Philosophy for Plato was thus a call to recognize the existence and overwhelming importance of a set of higher realities that ordinary men—even those, like the Sophists of the time, who professed to be enlightened—entirely ignored. That there were such realities, or at least that there was a serious case for thinking that there were, was a fundamental tenet in the discipline that later became known as metaphysics. Conversely, much of the subsequent controversy about the very possibility of metaphysics has turned on the acceptability of this tenet and on whether, if it is rejected, some alternative foundation can be discovered on which the metaphysician can stand.

Before considering any such question, however, it is necessary to examine, without particular historical references, some ways in which actual metaphysicians have attempted to characterize their enterprise, noticing in each case the problems they have in drawing a clear line between their aims and those of the practitioners of the exact and empirical sciences. Four views will be briefly considered; they present metaphysics as: (1) an inquiry into what exists, or what really exists; (2) the science of reality, as opposed to appearance; (3) the study of the world as a whole; (4) a theory of first principles. Reflection on what is said under the different heads will quickly establish that they are not sharply separate from one another, and, indeed, individual metaphysical writers sometimes invoke more than one of these phrases when asked to say what metaphysics is—as, for example, the British Idealist F.H. Bradley does in the opening pages of his work Appearance and Reality.

A common set of claims on behalf of metaphysics is that it is an inquiry into what exists; its business is to subject common opinion on this matter to critical scrutiny and in so doing to determine what is truly real.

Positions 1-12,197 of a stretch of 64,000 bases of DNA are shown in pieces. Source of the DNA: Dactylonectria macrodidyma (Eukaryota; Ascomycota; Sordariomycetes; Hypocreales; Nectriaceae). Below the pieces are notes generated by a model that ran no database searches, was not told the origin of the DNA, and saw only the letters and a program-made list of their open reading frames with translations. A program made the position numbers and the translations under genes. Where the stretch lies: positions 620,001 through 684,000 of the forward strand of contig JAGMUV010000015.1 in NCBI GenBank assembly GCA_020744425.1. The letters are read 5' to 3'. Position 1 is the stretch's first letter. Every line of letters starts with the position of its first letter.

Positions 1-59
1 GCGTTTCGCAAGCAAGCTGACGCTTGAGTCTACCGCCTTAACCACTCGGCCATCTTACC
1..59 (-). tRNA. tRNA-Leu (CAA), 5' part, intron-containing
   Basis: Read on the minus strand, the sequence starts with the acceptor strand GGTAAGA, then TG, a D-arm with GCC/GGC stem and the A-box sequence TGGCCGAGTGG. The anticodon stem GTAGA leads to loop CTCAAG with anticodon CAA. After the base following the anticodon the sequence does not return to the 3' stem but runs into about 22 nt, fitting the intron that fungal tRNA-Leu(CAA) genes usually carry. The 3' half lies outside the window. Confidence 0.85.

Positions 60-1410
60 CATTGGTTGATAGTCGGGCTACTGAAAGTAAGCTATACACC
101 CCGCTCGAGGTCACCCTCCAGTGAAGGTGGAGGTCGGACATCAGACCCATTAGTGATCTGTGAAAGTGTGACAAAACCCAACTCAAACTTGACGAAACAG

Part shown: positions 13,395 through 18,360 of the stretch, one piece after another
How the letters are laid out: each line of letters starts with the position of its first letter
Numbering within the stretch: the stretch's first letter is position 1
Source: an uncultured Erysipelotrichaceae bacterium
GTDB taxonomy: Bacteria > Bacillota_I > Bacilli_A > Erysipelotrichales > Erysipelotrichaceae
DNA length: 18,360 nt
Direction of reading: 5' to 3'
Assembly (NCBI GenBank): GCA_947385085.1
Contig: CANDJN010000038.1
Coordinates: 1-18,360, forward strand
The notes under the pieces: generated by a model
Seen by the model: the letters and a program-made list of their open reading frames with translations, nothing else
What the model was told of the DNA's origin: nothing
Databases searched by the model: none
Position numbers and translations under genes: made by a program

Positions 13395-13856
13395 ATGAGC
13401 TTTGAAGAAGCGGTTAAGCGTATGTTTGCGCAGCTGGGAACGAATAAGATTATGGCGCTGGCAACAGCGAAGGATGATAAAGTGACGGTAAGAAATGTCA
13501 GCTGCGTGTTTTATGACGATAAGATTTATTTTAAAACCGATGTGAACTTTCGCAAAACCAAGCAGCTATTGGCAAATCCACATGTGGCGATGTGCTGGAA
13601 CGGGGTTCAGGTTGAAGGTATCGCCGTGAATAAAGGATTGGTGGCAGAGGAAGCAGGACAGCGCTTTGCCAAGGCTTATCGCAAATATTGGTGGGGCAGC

It can be asserted with some confidence that common opinion is certainly an unreliable guide about what exists, if indeed it can be induced to pronounce on this matter at all. Are dream objects real, in the way in which palpable realities such as chairs and trees are? Are numbers real, or should they be described as no more than abstractions? Is the height of a man a reality in the same sense in which he is a reality, or is it just an aspect of something more concrete, a mere quality that has derivative rather than substantial being and could not exist except as attributed to something else? It is easy enough to confuse the common man with questions like these and to show that any answers he gives to them tend to be ill thought-out. It is equally difficult, however, for the metaphysician to come up with more satisfactory answers of his own. Many metaphysicians have relied, in this connection, on the internally related notions of substance, quality, and relation; they have argued that only what is substantial truly exists, although every substance has qualities and stands in relation to other substances. Thus, this tree is tall and deciduous and is precisely 50 yards north of that fence. Difficulties begin, however, as soon as examples like these are taken seriously. Assume for the moment that an individual tree—what might be called a concrete existent—qualifies for the title of substance; it is just the sort of thing that has qualities and stands in relations. Unless there were substances in this sense, no qualities could be real: the tallness of the tree would not exist unless the tree existed. The question can now be raised what the tree would be if it were deprived of all its qualities and stood in no relations.